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How Motorcycle Riding Improves Physical Health

This blog post is dedicated to every rider who’s sick to death of those “motorcycles are so dangerous” conversations

by Dr. Pamela Reilly from goodworkswellness photos by Marcus Cuff
3/3/2017


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This blog post is dedicated to every rider who’s sick to death of those “motorcycles are so dangerous” conversations, to every mother who’s convinced her son or daughter is insane for riding, and for anyone who needs a really good excuse to go out and buy a bike. The bottom line is that riding a motorcycle is a form of low-impact exercise that improves muscle tone, can assist with weight loss, and has a multitude of health benefits. These health benefits include but are not limited to:

Healthier, stronger knees and thighs: A well-known orthopaedic surgeon in Indy once told me that motorcycle riders have fewer knee problems because riding a bike strengthens key muscles used to hold the patella and other bones in the knee in place. He told me that riding a motorcycle may reverse knee pain and problems and can most definitely prevent them. Most of the key muscles used to hold knee bones in place reside in the thigh. Ever notice that chicks that ride bikes have nice thighs? There’s a reason! Additionally, backing a bike into a parking spot, especially uphill, is basically like doing leg presses with a 600 pound weight. It works!
 
  • Improved core strength: Again, all of the activities involved in steering a bike, moving it at slow speeds, etc., serve to strengthen muscles in the abdomen. It’s more fun that situps!!
  • Increased insulin sensitivity:Because riding a motorcycle is a low-impact form of exercise, people who ride have improved insulin sensitivity for up to eight hours after a ride. Improved insulin sensitivity has a profound impact on weight loss, because insulin is a fat storage hormone. Having improved insulin sensitivity means your body will produce less insulin to counteract carbohydrates or to lower blood sugars, which means your body will be signaled to store less fat. The improved insulin sensitivity is also of great importance to anyone with Type 2 diabetes. (See my post,Diabetes and the Art of Motorcycle Riding for info on how riding a bike significantly lowers blood glucose levels.)
  • Calorie burning: Riding a bike burns calories. Period. Getting everything ready for a ride takes time and burns calories, but there’s more. Think about it … it requires effort while riding to maintain balance, shift, brake, control the clutch, battle headwinds, etc., and that’s AFTER you burn calories backing the bike out of the garage! Riding into a headwind burns a significant amount of calories as your body tenses muscles to fight the wind and stay on the bike. This constant resistance exercise not only burns calories but serves to strengthens those muscles, which ultimately increases your metabolism. Additionally, the physical effort exerted while turning, especially at higher speeds, can be significant. Folks who ride motocross or race motorcycles can burn up to 600 calories per hour; the rest of us burn around 200-300 calories per hour. Not bad! (Note to passengers: You burn zero calories per hour while riding passenger on a cruiser, and potentially up to 50 calories per hour while riding passenger on a sport bike. Maybe it’s time to consider getting your own bike!)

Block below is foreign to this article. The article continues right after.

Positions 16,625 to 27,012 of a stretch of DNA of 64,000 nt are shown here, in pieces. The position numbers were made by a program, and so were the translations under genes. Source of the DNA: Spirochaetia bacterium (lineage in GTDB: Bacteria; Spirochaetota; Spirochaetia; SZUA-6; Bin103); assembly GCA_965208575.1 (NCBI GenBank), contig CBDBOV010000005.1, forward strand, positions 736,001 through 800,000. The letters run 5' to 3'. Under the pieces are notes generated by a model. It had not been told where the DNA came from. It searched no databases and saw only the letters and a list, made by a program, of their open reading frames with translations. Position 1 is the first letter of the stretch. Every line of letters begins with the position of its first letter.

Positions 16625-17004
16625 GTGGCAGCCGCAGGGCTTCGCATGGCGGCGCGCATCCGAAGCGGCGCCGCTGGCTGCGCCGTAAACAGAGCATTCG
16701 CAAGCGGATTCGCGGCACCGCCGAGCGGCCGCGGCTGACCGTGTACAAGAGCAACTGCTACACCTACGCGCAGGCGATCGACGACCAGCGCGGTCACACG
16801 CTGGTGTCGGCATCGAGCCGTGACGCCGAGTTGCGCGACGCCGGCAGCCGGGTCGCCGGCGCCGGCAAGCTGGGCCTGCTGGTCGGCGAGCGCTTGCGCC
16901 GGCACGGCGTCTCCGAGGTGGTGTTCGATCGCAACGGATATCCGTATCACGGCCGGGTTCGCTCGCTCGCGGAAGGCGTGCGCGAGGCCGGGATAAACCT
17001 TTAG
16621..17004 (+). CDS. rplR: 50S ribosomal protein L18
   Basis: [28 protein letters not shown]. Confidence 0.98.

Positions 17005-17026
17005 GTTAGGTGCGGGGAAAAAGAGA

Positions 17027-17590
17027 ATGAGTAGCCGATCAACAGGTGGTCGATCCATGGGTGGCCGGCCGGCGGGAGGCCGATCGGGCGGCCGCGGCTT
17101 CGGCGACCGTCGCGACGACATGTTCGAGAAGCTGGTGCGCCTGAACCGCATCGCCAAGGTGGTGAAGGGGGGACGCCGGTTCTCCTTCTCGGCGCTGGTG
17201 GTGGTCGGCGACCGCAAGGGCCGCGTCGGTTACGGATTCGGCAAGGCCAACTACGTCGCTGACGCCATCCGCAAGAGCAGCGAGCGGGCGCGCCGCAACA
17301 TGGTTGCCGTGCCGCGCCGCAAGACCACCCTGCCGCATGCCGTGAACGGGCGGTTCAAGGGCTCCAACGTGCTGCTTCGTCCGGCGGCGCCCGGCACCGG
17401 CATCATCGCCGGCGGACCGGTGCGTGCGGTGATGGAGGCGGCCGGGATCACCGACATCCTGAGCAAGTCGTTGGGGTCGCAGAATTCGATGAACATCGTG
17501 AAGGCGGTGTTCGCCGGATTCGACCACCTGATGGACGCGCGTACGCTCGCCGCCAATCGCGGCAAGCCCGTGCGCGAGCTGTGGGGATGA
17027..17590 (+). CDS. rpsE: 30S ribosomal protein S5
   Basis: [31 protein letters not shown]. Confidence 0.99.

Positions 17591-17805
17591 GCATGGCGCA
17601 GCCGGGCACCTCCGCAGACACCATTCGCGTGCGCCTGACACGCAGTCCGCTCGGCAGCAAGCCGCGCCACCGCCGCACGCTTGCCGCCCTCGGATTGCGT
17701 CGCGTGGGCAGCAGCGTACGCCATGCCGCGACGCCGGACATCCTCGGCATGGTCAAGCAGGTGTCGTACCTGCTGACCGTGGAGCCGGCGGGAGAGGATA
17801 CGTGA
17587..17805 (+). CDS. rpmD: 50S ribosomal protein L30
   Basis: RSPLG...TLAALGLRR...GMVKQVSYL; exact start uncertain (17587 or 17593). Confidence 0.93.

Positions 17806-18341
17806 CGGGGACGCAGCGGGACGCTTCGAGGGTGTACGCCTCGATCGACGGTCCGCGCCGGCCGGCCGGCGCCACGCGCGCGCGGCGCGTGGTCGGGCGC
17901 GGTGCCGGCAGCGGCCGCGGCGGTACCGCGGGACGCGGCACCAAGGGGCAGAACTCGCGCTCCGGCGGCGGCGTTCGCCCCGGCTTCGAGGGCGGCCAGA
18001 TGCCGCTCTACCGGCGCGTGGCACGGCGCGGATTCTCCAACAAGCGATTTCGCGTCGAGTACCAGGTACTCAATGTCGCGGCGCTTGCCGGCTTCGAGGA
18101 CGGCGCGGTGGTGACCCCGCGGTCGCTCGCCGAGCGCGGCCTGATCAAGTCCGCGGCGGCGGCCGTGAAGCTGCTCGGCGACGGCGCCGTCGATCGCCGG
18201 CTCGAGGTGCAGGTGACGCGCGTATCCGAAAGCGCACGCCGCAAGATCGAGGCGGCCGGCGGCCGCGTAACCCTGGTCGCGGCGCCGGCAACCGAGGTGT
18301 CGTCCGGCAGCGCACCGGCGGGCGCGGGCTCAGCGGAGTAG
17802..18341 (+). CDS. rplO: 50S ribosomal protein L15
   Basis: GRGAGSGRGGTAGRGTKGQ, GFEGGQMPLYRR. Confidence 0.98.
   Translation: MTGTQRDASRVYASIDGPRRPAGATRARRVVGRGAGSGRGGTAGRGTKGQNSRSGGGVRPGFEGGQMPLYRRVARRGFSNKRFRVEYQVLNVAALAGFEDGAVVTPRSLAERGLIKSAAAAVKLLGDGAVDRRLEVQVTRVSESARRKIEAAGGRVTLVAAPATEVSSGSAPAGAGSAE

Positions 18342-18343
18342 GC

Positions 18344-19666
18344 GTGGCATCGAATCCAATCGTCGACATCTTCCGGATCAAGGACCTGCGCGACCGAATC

• Improved neck strength: This one is limited to those riders who wear helmets and those who have taken the time to properly fit themselves to their bike with the correct handle bars, seat, foot pegs, etc. Riding a bike that doesn’t “fit” well can actually cause back pain and destroy proper alignment. Make sure your bike fits you! Wearing a helmet for a few hours a day would strengthen your neck whether you ride or not. Wearing it while riding, especially if you don’t have a windshield to shelter you from the wind, requires significant strength. I’m happy to say, much to my chiropractor’s chagrin, I was able to reverse whiplash simply by riding my bike and wearing a helmet. (I never ride without one.) Strengthening my neck muscles served to pull my neck vertebrae back into alignment and back into the proper curvature. That is a therapy I can live with!!!
  • Mental outlook: Motorcycle riders usually report returning from a ride feeling energized and happy. Many riders refer to their motorcycle as their “therapist.” Riding a motorcycle has a wonderful way of releasing endorphins that serve to boost mood and improve outlook. The time spent on a bike also provides valuable sun exposure, known to increase Vitamin D levels which are known to be powerful mood enhancers. Additionally, the hours of alone time spent on the back of a bike either allows folks to completely escape from their problems or allows them to work through problems and consider issues from different perspectives. I know more than one rider who hops on their bike and takes a ride when they have an issue needing consideration. (This does not, of course, apply to issues causing great distress.)

That’s it! Riding a motorcycle has definite health advantages, both physical and emotional. As always, ride smart. Get thoroughly trained before starting to ride and then take time to practice on back roads before hitting main thoroughfares. Take your time and don’t try to beat lights or get in front of slow drivers. As always, NEVER drive while under the influence of alcohol or drugs. Even one beer can affect reaction time enough to impair shifting, clutch operation and turning ability. Just don’t do it.

I’m off to ride. Have a great day!

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